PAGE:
Dear Senator McCain

Senator John McCain returned to the Senate floor today, after spending just five days in recovery from surgery to remove a brain tumor. Senator McCain’s office released a confirmation of his diagnosis on July 19th. He has a glioblastoma, one of the most difficult types of brain tumors. I applaud McCain’s tenacity, but I am very disappointed by his stance on the Affordable Care Act. This is my response.

Dear Senator McCain,

Congratulations on heading back to the Senate floor. I admire your tenacity.

I am reaching out to you as a fellow brain cancer warrior. I was diagnosed with stage 3 Astrocytoma five years ago. I was self-employed, and my partner was in graduate school when I received my diagnosis. We did not have health insurance. However, the Affordable Care Act (ACA) went into effect in the Spring of 2012, and I was fortunate enough to get insurance coverage through the Pre-existing Condition Insurance Plan (PCIP). I paid for my policy, deductibles, and co-pays, just as anyone else does. My partner dropped out of grad school so he could find a stable job that provided health insurance. Thanks to the PCIP requirements, I was able to obtain stable health insurance when the PCIP expired.

I have been on chemo for five years. I have had three separate different sets of radiation. I have had bi-monthly MRI’s for the past five years. I have utilized speech therapy and physical therapy. If the ACA is repealed, I (as well as every other cancer patient in the United States) could be at risk losing health care insurance. That is unconscionable.

Please vote no for the repeal of the ACA. Healthcare is a basic human right. You owe it to yourself, your constituents, and all your fellow cancer warriors to stand up and speak out.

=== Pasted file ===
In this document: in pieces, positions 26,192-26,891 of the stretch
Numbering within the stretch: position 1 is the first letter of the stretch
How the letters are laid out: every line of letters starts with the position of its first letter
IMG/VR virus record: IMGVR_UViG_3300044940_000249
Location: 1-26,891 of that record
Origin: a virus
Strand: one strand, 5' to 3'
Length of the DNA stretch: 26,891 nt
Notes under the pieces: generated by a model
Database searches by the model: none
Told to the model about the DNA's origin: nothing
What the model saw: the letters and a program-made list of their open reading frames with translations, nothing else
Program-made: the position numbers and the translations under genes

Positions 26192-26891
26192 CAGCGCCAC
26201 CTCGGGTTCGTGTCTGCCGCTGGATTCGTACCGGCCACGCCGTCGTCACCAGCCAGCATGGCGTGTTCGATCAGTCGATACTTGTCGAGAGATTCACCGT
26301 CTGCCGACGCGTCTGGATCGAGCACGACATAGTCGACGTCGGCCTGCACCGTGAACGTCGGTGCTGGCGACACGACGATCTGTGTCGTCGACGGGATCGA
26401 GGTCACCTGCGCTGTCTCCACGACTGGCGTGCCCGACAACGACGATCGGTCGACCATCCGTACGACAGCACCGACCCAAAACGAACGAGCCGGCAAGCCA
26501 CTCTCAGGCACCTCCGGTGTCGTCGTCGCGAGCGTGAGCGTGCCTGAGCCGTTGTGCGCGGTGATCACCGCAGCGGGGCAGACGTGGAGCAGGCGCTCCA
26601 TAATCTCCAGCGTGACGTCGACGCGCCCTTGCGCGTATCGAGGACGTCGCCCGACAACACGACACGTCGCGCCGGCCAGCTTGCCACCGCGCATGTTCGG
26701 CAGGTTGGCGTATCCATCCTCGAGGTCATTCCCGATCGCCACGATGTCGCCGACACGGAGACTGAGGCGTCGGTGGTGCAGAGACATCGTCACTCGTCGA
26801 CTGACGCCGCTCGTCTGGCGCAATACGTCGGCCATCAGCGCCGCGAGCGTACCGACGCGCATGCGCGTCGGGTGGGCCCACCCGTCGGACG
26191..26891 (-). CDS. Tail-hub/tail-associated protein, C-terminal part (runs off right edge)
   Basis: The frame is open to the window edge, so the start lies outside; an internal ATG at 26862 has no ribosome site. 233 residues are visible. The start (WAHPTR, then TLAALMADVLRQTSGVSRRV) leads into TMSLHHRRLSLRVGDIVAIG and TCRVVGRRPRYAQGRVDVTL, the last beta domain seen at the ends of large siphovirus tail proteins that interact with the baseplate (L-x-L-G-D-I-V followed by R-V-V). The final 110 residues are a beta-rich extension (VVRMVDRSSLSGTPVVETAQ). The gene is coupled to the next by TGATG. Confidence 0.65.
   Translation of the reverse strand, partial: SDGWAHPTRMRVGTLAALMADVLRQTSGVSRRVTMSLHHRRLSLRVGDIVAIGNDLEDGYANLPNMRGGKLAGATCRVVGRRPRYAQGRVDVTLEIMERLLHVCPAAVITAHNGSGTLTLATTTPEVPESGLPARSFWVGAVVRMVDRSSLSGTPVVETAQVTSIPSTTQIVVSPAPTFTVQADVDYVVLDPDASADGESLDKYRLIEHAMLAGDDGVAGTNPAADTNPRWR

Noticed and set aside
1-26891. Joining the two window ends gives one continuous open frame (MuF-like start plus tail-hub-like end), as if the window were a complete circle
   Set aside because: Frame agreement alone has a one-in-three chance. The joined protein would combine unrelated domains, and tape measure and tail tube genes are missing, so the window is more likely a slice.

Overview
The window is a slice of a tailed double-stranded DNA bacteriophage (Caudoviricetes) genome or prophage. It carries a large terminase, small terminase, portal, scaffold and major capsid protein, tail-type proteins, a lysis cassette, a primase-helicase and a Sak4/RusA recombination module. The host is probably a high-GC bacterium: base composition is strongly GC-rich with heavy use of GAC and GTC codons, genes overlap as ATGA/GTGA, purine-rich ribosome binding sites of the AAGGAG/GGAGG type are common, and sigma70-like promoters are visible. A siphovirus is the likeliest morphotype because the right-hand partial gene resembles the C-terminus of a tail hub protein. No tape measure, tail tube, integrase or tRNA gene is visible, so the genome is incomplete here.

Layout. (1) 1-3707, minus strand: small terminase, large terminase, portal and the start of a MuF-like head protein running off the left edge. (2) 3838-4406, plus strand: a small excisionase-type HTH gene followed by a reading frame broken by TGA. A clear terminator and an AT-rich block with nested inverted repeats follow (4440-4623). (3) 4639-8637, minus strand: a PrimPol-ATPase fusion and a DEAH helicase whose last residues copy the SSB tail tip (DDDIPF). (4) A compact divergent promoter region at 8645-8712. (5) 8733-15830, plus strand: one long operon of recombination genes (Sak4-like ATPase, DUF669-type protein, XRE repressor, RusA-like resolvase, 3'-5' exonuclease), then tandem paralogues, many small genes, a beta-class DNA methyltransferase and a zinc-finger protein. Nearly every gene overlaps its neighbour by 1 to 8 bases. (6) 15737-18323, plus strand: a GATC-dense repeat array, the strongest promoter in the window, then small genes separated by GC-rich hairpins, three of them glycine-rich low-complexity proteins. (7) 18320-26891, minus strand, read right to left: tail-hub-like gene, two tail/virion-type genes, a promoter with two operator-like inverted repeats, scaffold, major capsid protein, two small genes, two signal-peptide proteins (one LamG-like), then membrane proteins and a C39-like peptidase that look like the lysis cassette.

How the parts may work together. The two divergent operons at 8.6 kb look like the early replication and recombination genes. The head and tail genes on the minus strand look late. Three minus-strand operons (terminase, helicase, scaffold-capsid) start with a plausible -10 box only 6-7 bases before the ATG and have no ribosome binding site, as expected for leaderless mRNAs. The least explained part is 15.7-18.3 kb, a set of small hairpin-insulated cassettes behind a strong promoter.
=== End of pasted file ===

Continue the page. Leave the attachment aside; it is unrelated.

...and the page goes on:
I look forward to your support and send you positive, healing energy.

Sincerely,
Serena Freewomyn

Dealing with cancer is hard work. I am blessed to have the support of my family and friends. However, I have wracked up over $300,000 of debt ($60,000 was from one visit to the ER) because of cancer. Please contact your Congressional representatives and urge them to keep healthcare coverage available for everyone, not just the one percent. We can’t say that the US is the greatest country in the world if we don’t have equitable access to healthcare.

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Breaking Up is Hard to Do

carrie big break upHave you ever broken up with someone, crossed paths with them somewhere down the road, rekindled your flame, then doused it, vowed to keep the flame at bay, and then run into the double ex AGAIN? I have. Twice. Both literally and figuratively.

When I first came out as a lesbian, I didn’t know many queer folks. I didn’t know how a relationship should function – gay, straight, or otherwise. I’d never seen an example. I also didn’t know if I was a butch or femme. I only knew two other lesbians. Where would I fit within the lesbian matrix? Did my attraction to a particular gender type define my own gender? (To be honest, I’m still trying to figure that one out.)

I dated my first girlfriend on and off again for about two years. At first I was afraid. Shoot, I was petrified. I had never had a serious relationship because I could hide behind my religious beliefs about “waiting until marriage” to avoid getting intimate with someone. I eventually figured out that I didn’t have to put up with anyone’s expectations about how I performed by gender, and that my attraction to someone was not restricted to their performance of gender or sexuality. I realized that love is not dictated by body parts, and that true love has nothing to do with sexual intercourse. Once I recognized who I was and what I was looking for in a partner, the dating process became much easier.

Online dating was a perfect mechanism for meeting potential partners. If someone didn’t bother to proofread their own profile, click. Move onto the next profile.

I met my partner/spouse eight years ago. We spent over a month chatting online before we actually met in person. We shared an interest in feminism, queer theory, and Family Guy. We went to Long Beach Pride for our third date. A round-trip drive through the desert gives you lots of time to get to know someone. It’s a make it or break it kind of situation.  By the time we got back to Arizona, I knew that I wanted to spend the rest of my life with Shannon.
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